The IIHF, together with representatives from its top five talent producing members, met with the National Hockey League and the NHL Players’ Association in New York on Wednesday, January 16th. The present national associations (Czech Republic, Finland, Russia, Slovakia and Sweden) develop almost 90 percent of the NHL’s European player contingent.
The meeting was headed by NHL commissioner Gary Bettman, IIHF President René Fasel, NHL Deputy Commissioner Bill Daly and NHLPA Executive Director Paul Kelly.
During the five-hour meeting, the IIHF and its members addressed the most pressing issues pertaining to the re-opened Player Transfer Agreement. The current IIHF-NHL deal is a four-year agreement that begun last season, but both sides decided to re-open it before January 1, 2008.
“It was a very good and constructive meeting,” said IIHF President René Fasel. “It presented the top five European exporters of player talent to the NHL with a timely opportunity to express their views and concerns to both the NHL and the NHLPA. We were satisfied that both the league and their players’ association share the same concern with too many young European players coming over to North America before they are NHL ready.”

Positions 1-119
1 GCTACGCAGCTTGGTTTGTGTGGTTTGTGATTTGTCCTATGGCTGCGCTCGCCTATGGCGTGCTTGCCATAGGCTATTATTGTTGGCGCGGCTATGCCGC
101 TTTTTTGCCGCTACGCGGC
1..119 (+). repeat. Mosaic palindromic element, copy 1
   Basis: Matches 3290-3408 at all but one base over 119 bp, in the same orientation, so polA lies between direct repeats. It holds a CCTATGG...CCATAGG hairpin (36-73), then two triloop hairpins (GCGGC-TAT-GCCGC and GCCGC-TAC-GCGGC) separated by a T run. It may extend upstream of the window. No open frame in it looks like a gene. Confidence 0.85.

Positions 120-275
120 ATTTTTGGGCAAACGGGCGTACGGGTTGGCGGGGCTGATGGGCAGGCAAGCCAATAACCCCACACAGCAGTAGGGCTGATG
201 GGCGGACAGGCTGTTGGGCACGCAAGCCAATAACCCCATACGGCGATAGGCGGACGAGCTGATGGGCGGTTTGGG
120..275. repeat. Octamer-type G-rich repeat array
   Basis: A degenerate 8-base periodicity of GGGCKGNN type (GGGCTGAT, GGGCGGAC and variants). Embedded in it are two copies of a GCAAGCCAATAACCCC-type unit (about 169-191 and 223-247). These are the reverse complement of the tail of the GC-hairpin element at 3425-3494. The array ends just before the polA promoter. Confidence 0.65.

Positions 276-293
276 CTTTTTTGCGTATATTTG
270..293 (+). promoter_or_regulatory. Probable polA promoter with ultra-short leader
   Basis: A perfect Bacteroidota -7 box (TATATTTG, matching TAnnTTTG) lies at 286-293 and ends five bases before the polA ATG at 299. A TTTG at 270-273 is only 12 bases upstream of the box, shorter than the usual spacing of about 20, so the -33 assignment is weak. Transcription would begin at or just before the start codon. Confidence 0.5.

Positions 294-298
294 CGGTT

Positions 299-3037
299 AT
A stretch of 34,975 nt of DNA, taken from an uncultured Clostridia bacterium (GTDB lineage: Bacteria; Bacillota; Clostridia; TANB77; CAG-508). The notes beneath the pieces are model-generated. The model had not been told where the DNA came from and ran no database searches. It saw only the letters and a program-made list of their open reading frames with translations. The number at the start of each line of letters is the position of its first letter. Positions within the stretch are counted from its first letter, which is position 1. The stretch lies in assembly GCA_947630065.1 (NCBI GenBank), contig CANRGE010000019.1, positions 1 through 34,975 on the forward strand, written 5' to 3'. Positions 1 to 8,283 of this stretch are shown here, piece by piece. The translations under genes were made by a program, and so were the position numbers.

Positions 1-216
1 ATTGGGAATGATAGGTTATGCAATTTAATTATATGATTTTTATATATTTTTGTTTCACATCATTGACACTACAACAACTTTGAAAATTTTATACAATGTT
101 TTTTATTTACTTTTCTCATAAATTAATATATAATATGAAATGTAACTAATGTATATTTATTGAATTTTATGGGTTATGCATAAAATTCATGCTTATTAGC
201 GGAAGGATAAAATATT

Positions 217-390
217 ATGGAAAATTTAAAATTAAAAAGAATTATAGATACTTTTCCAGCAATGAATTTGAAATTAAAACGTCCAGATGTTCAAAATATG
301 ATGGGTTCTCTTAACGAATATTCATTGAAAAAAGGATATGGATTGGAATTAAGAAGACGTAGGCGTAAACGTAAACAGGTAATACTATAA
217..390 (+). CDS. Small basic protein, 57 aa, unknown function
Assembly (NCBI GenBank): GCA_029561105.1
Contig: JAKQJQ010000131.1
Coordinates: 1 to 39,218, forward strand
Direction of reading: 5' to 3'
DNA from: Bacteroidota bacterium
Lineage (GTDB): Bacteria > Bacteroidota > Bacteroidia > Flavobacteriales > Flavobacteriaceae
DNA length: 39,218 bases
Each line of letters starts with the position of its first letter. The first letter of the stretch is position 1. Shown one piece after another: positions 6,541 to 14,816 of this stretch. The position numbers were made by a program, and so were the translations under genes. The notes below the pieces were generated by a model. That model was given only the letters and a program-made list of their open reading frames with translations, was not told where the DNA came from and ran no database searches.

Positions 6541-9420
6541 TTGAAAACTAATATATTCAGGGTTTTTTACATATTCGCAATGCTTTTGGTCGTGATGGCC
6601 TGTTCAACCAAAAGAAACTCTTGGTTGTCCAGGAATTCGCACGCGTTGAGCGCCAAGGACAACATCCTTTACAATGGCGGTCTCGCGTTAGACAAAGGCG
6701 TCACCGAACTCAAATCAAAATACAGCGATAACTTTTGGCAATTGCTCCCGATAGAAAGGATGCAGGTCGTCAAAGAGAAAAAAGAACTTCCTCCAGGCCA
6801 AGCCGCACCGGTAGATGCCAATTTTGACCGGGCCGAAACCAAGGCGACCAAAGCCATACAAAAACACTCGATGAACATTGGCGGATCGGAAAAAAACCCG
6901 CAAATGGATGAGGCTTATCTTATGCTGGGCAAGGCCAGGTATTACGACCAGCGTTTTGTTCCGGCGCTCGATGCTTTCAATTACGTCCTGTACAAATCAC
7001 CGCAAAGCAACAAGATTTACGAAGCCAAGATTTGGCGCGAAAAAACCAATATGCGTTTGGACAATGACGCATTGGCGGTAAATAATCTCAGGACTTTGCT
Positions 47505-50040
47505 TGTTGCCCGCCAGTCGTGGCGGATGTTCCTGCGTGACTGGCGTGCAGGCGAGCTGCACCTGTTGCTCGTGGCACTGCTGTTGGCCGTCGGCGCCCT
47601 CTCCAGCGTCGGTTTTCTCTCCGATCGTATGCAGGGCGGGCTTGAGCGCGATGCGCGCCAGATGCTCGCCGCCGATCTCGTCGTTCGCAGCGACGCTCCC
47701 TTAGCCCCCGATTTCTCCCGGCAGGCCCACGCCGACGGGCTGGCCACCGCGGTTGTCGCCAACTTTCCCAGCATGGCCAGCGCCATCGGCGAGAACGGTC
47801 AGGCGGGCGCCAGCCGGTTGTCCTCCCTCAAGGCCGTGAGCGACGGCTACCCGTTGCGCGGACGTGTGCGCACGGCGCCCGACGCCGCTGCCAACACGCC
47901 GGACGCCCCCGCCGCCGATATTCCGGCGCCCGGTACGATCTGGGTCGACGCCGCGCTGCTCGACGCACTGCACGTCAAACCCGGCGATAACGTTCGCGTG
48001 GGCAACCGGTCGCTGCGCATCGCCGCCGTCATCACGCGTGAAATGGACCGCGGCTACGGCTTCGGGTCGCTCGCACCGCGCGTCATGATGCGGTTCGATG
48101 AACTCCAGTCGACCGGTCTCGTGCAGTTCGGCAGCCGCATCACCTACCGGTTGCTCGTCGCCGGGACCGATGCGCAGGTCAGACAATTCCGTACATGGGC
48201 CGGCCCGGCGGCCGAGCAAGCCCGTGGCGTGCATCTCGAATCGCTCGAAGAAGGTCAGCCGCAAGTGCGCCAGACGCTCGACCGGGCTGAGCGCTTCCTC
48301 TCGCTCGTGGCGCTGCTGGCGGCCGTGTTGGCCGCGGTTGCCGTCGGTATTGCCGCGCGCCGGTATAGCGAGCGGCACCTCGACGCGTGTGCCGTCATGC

“As we share the concern, we still have different opinions about which are the correct measures to address this problem,” said René Fasel. “But one major issue which we agreed upon is to increase the age by which a player who does not make the NHL team’s roster must be first offered back to his European team.”
Under the re-opened agreement, a player who is still under contract with an IIHF team and has not reached his 20th birthday must be offered back to his team in Europe. The new proposal sees the age limit to be increased by two years. This provision does not refer to players who where selected in the first round of the NHL draft.
The IIHF, NHL and the NHLPA are considering a possible short-term interim framework agreement for the 2008-2009 season which – if approved – would regulate transfers of European players who sign NHL contracts for the 2008-2009 season.
“This way we are buying ourselves some time to be able to fully evaluate the effects on the movement of players from Europe to North America and to use those results when trying to reach a new long-term agreement for 2009 and beyond,” said Fasel.
The short-term framework is now subject to all parties going back to their respective electorates (clubs, players’ union) for evaluation.
Out of the 59 European players who were signed by NHL clubs prior to the 2007-2008 season, six are on NHL rosters, 46 were assigned to the minor leagues and seven returned to their European clubs.